"You have four true competitors who really don't like to lose. And are blessed with great God-given talent. I look at that and wonder what we'll do next year." To underscore his point, Spearmon explained that none of his chief rivals had focused specifically on the half lap this year.
"Tyson focused on the 100, I had a break in my season, Xavier played football last fall so didn't do any base training, and Usain was hurt. If we're all healthy and have a focused year, we're going to have some really close fast races. No one wants to lose."
"An exciting time" for 200-meter running: Fredericks is also relishing the possibilities that a new era in the event has dawned. After "suffering for talent" over the past several years, Fredericks said his former event is going through "an exciting time."
"Now we can see that we have four young men who are very talented. And that pushes everyone. I think that we are going through an exciting time. And maybe next year we can go to 19.5s, and then 19.3s and even 19.2s."
To fully take advantage of the current situation, Gay issued a challenge in Stuttgart to ensure that all the key players continue to race well and often in 2007.
"I know next year we're all going to train even harder, Wallace and I, Xavier," he said. "And I don't want any ducking. None of that, 'I need more money.' No ducking. I want to race the best every time I step on the track. I want to continue to win some and lose some and just get better each time."
"I'm with him," said Spearmon. "We did that all this season, and I hope the chances come up again. And I'll be ready to run right with him."
Spearmon said he felt listless prior to his race in Daegu, and didn't think he'd produce that quick a performance. But he added that he was encouraged by Gay, who told him a few days earlier that he was ready for a 19.6. "It felt slow," recalled Spearmon. "When I was warming up, I felt heavy and sluggish. And over the first couple of steps I stumbled. I didn't know or feel that I was running that fast."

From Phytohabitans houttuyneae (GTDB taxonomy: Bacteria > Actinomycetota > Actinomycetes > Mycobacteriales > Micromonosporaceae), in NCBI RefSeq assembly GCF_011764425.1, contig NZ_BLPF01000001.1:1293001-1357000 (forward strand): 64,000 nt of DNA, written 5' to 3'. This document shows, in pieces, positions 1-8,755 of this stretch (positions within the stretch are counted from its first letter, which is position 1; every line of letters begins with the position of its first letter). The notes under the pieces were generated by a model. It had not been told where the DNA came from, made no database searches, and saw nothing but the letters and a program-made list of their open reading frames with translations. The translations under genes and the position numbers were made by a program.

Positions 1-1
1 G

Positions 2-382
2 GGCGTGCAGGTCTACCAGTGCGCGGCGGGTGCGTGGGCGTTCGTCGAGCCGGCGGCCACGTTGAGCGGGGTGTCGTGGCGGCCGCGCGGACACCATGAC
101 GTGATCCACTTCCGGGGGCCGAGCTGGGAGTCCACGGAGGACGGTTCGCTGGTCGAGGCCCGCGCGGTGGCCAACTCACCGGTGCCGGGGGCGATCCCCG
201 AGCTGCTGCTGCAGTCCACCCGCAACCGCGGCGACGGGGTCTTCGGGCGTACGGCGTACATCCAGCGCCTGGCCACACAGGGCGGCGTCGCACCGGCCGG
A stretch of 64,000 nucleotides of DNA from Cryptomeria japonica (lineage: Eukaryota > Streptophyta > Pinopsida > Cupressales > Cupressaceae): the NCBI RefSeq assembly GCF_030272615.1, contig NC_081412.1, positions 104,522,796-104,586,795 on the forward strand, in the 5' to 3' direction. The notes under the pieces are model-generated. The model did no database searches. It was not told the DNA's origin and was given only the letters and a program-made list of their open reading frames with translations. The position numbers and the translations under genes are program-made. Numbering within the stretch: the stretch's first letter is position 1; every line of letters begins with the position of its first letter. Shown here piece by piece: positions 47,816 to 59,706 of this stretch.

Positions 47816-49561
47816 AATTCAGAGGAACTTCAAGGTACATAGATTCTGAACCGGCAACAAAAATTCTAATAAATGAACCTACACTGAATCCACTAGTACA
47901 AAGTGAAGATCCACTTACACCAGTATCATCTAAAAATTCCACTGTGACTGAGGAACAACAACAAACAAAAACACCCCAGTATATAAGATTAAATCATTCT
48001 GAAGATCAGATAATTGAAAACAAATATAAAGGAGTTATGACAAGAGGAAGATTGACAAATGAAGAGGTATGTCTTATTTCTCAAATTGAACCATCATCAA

Anybody can step up: Johnson's legendary 19.32 dash into immortality a decade ago was seldom discussed in recent years as being breakable. Not until this year.
"Anything is possible," Carter said.
"That would be the day!" said Spearmon. "But if I ran that fast, Tyson and the others would run that same time. Tyson, Xavier, and Usain -- we'd all have to be in top shape." Throw in ideal conditions, a large crowd and perhaps a good tailwind, Spearmon added, "Maybe one or two of us could break the record. Maybe three or four."
An obvious goal for the American trio is another shot at a medal sweep at the World Championships in Osaka, Japan, next summer, but they're all well aware that the first challenge of the season will be to survive the rigorous U.S. selection process.
"One or two college guys always step up," said Spearmon, reeling off a quick list of other potential threats. "Last year it was [U.S. nationals runner-up] Jordan Vaden. I wasn't watching for him, and he ran well. Since he'll have a bye [in the 400], Jeremy [Wariner] will probably run. Then there's [Olympic champion] Shawn Crawford, and Kelly Willie's been running well. Anybody can really step up. You never know."